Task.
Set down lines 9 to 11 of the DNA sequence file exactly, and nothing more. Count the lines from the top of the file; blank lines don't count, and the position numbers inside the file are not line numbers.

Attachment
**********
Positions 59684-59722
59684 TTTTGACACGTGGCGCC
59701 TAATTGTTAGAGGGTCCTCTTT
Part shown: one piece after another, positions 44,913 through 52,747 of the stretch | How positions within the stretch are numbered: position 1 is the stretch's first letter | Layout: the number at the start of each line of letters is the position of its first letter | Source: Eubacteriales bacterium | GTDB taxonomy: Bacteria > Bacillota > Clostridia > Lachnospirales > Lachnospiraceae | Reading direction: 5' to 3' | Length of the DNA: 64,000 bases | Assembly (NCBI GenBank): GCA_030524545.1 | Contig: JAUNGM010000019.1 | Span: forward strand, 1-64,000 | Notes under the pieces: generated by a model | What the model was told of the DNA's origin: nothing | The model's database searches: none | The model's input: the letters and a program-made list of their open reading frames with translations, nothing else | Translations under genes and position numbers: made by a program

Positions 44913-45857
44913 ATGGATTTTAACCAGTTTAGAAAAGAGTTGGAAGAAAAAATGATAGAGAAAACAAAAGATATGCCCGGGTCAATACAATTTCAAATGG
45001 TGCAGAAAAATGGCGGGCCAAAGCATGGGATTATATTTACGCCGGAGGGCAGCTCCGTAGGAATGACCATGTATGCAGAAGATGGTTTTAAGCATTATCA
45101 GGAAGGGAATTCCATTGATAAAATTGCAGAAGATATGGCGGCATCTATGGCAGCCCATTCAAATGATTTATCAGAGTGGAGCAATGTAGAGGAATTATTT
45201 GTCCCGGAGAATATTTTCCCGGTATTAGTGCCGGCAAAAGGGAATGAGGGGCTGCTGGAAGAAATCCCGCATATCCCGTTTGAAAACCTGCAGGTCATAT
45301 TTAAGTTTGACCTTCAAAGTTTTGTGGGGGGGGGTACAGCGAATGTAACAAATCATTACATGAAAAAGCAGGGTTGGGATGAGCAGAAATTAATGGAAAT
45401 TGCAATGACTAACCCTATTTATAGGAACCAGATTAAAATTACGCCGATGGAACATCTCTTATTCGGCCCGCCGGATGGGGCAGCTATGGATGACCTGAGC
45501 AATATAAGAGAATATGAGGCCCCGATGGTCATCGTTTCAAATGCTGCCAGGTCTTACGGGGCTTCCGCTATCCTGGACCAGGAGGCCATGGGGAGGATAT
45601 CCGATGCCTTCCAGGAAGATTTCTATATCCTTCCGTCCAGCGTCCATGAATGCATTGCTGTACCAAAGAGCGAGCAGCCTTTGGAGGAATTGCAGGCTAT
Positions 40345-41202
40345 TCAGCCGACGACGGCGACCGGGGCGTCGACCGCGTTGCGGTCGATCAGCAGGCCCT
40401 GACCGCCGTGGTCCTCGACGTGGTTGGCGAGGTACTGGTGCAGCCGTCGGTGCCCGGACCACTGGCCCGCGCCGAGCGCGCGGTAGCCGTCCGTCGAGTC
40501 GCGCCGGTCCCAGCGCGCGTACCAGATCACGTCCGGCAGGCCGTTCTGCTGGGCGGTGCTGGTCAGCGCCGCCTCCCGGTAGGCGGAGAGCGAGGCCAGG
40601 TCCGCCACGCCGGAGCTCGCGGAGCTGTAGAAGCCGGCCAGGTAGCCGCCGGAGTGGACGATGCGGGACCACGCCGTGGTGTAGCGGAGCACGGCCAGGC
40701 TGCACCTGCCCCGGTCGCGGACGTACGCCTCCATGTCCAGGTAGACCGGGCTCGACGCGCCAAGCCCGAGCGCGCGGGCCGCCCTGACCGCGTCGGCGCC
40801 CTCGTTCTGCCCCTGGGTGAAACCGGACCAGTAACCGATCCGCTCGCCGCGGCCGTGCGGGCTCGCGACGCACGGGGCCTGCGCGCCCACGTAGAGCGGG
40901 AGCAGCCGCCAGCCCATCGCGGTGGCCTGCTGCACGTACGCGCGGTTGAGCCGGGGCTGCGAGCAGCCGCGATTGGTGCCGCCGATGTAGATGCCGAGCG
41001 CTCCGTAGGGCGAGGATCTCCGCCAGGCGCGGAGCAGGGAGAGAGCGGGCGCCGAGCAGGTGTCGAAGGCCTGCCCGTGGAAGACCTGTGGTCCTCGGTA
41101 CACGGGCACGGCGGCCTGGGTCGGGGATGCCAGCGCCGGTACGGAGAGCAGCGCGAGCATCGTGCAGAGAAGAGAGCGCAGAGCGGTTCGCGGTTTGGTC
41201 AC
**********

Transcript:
45201 GTCCCGGAGAATATTTTCCCGGTATTAGTGCCGGCAAAAGGGAATGAGGGGCTGCTGGAAGAAATCCCGCATATCCCGTTTGAAAACCTGCAGGTCATAT
45301 TTAAGTTTGACCTTCAAAGTTTTGTGGGGGGGGGTACAGCGAATGTAACAAATCATTACATGAAAAAGCAGGGTTGGGATGAGCAGAAATTAATGGAAAT
45401 TGCAATGACTAACCCTATTTATAGGAACCAGATTAAAATTACGCCGATGGAACATCTCTTATTCGGCCCGCCGGATGGGGCAGCTATGGATGACCTGAGC